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Soldering wire

This topic contains 47 replies, has 13 voices, and was last updated by  CB 8 months, 2 weeks ago.

Viewing 20 posts - 1 through 20 (of 48 total)
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  • #614131

    TopNotch
    Pro
    elmwood park, NJ

    OK I yanked a couple of wires off a key switch with pin connectors.

    I need to resolder them and I have never soldered wire.

    I have access to an iron but what tips can brush up on prior to doing it? For starters… I assume I need to heat up the pin to soften old material and remove it first.

    Working Pro since 1993

    Tom M

    #614149

    Austin
    Pro
    Covington, KY

    I have done quite a bit of soldering on my car. One thing I have found helpful is propping the wire. Using an acid to clean and I guess etch it makes it go so much easier. The solder will just get sucked in. Also make sure you have a quality iron. I have used some cheapos and they just make it a struggle.

    #614171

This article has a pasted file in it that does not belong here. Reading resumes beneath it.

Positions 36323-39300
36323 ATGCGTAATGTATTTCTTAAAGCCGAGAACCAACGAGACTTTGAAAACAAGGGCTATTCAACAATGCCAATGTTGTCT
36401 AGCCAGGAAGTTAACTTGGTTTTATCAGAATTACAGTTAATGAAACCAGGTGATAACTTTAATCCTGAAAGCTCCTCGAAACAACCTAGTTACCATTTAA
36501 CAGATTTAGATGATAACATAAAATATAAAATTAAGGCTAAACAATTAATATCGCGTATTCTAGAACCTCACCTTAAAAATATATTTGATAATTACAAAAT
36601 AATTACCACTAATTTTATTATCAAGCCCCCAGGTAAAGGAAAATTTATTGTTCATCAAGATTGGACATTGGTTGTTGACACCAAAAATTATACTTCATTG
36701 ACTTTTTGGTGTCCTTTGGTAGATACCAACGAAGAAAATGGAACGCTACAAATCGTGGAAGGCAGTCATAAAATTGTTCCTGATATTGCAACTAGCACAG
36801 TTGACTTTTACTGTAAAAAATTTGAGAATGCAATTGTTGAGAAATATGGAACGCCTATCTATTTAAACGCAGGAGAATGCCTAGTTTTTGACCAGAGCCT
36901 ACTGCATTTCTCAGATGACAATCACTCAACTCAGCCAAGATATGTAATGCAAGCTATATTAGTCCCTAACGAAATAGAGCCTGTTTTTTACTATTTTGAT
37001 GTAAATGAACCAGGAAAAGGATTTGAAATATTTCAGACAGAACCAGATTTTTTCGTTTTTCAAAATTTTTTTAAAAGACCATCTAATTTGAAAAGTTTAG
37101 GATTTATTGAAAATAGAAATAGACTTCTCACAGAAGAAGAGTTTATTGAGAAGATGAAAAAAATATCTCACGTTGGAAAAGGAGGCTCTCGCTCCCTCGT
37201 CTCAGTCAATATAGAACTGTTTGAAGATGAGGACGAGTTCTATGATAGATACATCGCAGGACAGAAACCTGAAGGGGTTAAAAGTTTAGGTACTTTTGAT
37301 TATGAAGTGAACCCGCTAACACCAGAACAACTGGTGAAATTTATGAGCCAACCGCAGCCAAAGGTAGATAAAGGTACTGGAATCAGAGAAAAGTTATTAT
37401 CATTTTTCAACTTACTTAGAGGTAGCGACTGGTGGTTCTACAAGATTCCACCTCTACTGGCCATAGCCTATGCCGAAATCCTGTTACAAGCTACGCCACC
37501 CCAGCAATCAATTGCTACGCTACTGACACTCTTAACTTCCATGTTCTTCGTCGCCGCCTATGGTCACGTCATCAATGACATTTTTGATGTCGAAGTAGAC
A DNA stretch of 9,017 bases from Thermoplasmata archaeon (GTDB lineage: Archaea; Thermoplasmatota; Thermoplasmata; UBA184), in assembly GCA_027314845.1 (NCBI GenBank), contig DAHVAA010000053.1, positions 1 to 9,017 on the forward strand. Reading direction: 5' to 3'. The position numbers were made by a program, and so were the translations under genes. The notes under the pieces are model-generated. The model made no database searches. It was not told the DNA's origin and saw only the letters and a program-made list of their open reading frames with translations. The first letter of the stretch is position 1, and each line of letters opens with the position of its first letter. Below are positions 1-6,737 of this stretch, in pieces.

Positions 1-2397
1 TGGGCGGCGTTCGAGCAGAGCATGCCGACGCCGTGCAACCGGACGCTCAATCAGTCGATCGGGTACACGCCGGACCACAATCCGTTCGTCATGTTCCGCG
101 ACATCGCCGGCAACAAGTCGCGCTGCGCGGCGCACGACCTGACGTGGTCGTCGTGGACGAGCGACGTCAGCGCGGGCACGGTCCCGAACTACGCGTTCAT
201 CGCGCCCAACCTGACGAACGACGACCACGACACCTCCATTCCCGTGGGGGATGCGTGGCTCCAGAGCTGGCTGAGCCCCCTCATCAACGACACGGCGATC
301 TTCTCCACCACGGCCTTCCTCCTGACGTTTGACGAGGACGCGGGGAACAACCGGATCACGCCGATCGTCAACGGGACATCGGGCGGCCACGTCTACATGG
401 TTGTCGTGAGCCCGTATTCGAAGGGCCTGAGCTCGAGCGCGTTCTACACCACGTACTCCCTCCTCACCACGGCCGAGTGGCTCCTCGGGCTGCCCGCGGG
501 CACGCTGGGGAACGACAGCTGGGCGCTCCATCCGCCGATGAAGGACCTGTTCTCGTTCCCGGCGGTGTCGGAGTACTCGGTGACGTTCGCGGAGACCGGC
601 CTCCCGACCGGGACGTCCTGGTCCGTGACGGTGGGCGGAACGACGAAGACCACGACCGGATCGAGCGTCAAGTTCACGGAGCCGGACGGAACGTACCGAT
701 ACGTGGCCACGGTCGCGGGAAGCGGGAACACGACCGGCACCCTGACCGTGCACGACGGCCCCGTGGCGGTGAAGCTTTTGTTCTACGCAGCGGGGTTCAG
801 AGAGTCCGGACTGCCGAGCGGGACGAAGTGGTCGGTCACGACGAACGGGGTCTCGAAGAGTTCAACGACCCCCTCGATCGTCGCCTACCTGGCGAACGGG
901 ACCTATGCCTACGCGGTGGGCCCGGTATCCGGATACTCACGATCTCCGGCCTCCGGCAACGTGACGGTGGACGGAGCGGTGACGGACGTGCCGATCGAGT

theamcguy
    Pro
    Fayetteville, NC

    One tip use the thinnest solder wire possible. It heats faster. Most people buy the thick stuff and can’t get it to melt properly. The thick stuff sold in the big box stores is for plumbing.

    Automotive Pro
    Fayetteville, NC

    #614173

    TopNotch
    Pro
    elmwood park, NJ

    Not sure how I would hold the wire against pin while holding the iron and solder.

    Working Pro since 1993

    Tom M

    #614181

    kswiss
    Pro
    edmonton, AB

    It helps if you can make something to hold everything for you to free up your hands. I’ve been doing a lot of soldering lately so I 3d printed some accessories to help me out. You con make something similar pretty easily out of wood too.

    #614182

    kswiss
    Pro
    edmonton, AB

    Or you can probably just use a little alligator clip or something if there’s not much room to work. Just make sure you don’t solder the clip to the pin